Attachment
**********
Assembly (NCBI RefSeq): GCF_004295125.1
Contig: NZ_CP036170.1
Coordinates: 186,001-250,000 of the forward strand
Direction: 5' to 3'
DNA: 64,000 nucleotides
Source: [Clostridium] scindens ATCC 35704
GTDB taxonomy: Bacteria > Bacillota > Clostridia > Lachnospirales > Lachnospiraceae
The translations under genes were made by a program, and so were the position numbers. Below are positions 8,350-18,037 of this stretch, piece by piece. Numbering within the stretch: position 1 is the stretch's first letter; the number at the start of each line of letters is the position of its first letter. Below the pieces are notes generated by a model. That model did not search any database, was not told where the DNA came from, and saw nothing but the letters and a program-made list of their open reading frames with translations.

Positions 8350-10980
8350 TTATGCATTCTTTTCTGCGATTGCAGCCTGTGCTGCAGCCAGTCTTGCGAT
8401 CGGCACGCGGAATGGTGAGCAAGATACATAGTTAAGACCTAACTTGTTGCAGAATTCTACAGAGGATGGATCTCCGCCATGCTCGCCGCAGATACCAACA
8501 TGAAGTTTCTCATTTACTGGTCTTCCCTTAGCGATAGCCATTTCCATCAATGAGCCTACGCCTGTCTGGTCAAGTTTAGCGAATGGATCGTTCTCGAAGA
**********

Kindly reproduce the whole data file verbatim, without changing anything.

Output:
Assembly (NCBI RefSeq): GCF_004295125.1
Contig: NZ_CP036170.1
Coordinates: 186,001-250,000 of the forward strand
Direction: 5' to 3'
DNA: 64,000 nucleotides
Source: [Clostridium] scindens ATCC 35704
GTDB taxonomy: Bacteria > Bacillota > Clostridia > Lachnospirales > Lachnospiraceae
The translations under genes were made by a program, and so were the position numbers. Below are positions 8,350-18,037 of this stretch, piece by piece. Numbering within the stretch: position 1 is the stretch's first letter; the number at the start of each line of letters is the position of its first letter. Below the pieces are notes generated by a model. That model did not search any database, was not told where the DNA came from, and saw nothing but the letters and a program-made list of their open reading frames with translations.

Positions 8350-10980
8350 TTATGCATTCTTTTCTGCGATTGCAGCCTGTGCTGCAGCCAGTCTTGCGAT
8401 CGGCACGCGGAATGGTGAGCAAGATACATAGTTAAGACCTAACTTGTTGCAGAATTCTACAGAGGATGGATCTCCGCCATGCTCGCCGCAGATACCAACA
8501 TGAAGTTTCTCATTTACTGGTCTTCCCTTAGCGATAGCCATTTCCATCAATGAGCCTACGCCTGTCTGGTCAAGTTTAGCGAATGGATCGTTCTCGAAGA